Originally posted by josephw How is it that some believe that the concept of an eternal being with infinite powers is a creation of man?
Because we can trace the history of the idea which was only formulated in these terms after and not before the philosphical concepts which it expresses. Indeed it is argued in many religious circles that to attribute qualities to God such as infinite powers or eternal being is already a move away from religious thought into human reasoning.
Man invents God, but can't feed the starving children?
Well we can. For example it is well argued that famines do not arise in democracies. The last famine in India was in 1943 when Churchill declined to divert from the war effort sufficient supplies, which were available and many argued should have been deployed. Malthus would be astonished [and silenced] to discover how succesfully the planet has absorbed such a stupendous population increase since his time (pace the blindingly obvious question about sustainability).
Man generates an army of scientists and flies a man to the moon, yet is unable to create an agricultural base enough to feed the hungry?
We have a perfectly adequate agricultural base for this purpose. We also know that it could feed more people better if it gave less resources to producing meat. People do not starve because there is not sufficient food. (During the infamous potatoe famine in Ireland, 1845, the country continued to export cereals and foodstuffs).
Man builds war machines costing astronomical amounts of money, but can't make peace with himself?
Well the Man who builds war machines is indeed the Man unable to make peace and has no desire to do that it seems. It would be nice if Man learned to get along without violence and maybe in time that will be achieved. However, to be fair there has been a lot more peace in the past 50 years than historically, even accepting that wars continue to arise and violence below that level is endemic. It is perhaps useful here to check out just how persistently violent our history has been to appreciate the change required, and it is a project that humanity did not even consider before recent times. So maybe you are impatient.
Did you see how much money the CEO's profited from the sweat of those who labored for it, yet I know of people who are buying frozen pizza because they can't afford food anymore?
Yes indeed and Socialism in some form will have to be restored to popular favour before that changes, free from the authoritarian strain which has poisoned its history to date. [Meanwhile poverty is no excuse for buying pizza. I had beans on toast for my dinner tonight and that must cost less without poisoning me.]
Thank God for evolution. Otherwise we'd have to blame God. After all, we can't hold man accountable for greed or envy or hatred. It's all because of evolution.
Why not? Man is a product of evolution but has the unique capability that he can act outside of instinct and not only use reason, but also learn or be taught new habits of behaviour. Learning to overcome base appetities is a challenge for us all and a skill that is best instilled from childhood. It is extremely useful in this enterprise to understand just what appetites are and how they influence our behaviour. After all any attempt to treat Man as an exclusively rational being will fail. Equally any attempt to describe Man as a disembodied spirit will fail because we are very much embedded in flesh.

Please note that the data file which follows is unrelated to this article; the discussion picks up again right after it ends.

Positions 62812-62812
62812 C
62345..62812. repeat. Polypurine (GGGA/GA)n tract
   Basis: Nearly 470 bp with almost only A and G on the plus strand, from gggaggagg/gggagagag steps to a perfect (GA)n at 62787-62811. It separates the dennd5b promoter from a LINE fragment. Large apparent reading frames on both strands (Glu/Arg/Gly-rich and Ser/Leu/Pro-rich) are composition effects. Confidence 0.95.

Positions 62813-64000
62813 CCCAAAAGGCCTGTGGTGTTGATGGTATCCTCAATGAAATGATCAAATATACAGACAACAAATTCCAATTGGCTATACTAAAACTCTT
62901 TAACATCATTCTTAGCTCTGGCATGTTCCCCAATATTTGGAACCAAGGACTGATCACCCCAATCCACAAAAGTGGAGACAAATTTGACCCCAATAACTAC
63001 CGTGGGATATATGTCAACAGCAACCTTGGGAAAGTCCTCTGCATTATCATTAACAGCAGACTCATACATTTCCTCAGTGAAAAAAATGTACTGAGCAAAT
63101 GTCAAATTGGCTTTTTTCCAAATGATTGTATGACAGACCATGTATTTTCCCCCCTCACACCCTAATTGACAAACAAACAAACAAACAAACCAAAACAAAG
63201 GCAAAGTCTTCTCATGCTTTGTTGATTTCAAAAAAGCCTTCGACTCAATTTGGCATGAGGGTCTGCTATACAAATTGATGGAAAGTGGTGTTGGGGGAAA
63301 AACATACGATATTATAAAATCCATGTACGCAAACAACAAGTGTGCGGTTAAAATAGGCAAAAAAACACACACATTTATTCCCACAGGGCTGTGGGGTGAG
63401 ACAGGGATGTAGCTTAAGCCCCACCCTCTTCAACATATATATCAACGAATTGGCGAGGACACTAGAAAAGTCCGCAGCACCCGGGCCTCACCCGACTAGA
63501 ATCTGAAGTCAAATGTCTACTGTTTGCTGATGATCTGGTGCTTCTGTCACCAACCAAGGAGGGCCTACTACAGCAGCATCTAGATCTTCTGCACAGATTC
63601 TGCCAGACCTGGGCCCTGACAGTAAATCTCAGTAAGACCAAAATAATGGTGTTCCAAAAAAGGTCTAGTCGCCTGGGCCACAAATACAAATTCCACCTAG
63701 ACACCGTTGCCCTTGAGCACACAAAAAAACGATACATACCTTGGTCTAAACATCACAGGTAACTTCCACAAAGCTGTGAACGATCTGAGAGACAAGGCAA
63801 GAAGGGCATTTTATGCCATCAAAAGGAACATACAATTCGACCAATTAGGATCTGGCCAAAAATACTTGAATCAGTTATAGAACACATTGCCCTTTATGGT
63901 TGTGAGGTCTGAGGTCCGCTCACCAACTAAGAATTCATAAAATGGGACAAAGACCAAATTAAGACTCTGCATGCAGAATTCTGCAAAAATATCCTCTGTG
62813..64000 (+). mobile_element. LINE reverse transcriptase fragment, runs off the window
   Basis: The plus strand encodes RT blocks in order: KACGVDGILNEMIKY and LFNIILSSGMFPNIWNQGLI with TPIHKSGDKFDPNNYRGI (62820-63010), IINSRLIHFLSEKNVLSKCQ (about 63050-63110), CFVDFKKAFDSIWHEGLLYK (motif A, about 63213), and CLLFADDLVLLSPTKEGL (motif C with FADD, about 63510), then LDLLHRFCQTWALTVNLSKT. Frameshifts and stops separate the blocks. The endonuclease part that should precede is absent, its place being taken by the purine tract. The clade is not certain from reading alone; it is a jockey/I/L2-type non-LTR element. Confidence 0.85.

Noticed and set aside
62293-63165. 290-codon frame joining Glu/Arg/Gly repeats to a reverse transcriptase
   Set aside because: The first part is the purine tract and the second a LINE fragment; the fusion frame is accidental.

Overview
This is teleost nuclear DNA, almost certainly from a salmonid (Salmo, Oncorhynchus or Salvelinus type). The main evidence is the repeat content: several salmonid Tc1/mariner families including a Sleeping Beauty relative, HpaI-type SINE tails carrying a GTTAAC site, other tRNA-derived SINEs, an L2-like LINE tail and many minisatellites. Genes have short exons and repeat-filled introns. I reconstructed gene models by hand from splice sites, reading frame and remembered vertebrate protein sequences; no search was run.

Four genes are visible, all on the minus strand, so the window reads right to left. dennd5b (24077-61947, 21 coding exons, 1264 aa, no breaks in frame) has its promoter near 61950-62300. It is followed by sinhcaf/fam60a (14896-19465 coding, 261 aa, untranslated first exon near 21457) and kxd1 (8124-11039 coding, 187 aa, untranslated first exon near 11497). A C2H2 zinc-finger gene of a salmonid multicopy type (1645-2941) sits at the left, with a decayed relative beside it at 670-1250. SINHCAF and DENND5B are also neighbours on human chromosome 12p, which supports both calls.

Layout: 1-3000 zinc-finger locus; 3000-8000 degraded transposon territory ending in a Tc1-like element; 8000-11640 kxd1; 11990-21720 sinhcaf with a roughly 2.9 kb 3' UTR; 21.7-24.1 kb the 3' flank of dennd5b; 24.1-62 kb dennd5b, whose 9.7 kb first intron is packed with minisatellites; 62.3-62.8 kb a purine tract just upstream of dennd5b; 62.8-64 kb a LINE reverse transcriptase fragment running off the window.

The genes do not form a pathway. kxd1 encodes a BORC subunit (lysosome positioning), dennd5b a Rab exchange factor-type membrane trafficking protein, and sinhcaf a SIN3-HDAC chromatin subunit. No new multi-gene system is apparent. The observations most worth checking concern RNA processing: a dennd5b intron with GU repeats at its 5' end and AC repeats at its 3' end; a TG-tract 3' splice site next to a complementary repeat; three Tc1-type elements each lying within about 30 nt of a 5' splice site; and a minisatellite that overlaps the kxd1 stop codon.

Morality and ethics, of course, are not the preserve of scientists and science is never value free. By the same token, aesthetics stand apart from science, and yet science makes great use of aesthetics - mathematicians in particular insist that they know they are approaching a solution when they perceive beauty in their work.
Everything is just how it's supposed to be. Right?
That was one idea floated for instance in Voltaire's novel Candide. To quote from Wikipedia: "...As philosophers of Voltaire's day contended with the problem of evil, so too does Candide in this short novel, albeit more directly and humorously. Voltaire ridicules religion, theologians, governments, armies, philosophies, and philosophers through allegory..."
Whether we consider this concept right or wrong must wait until we get clear just what it means. It is quite an interesting one.
Seems to be a disconnect somewhere.
The disconnect would be seen by many as a matter for political debate. Social arrangements are open to review and change. Anything that seeks to ossify society and tell us it is as it must be because it is for example God's will must be challenged. Think of the Divine Right of Kings in Europe, or the way Brahmins cornered for themselves (and still do) a position of high status and power through India's caste system. We must take responsibility for the way things are. At times, such as currently in Syria and Libya, that requires ordinary people to confront the violence of their oppressors, as have many in the past to create the tolerable societies that so many of us now enjoy and perhaps take too much for granted. Sometimes to be perfectly fair that struggle has been expressed in religious terms - as for example in the formation of the very attractive Sikh religion in opposition to oppression from both Hindu and Muslim in NW India of the 17th and 18th Century.
Am I alone?
You may be very much alone as we all may be, yet we are inherently social creatures and I, for example, am here to offer solace and light.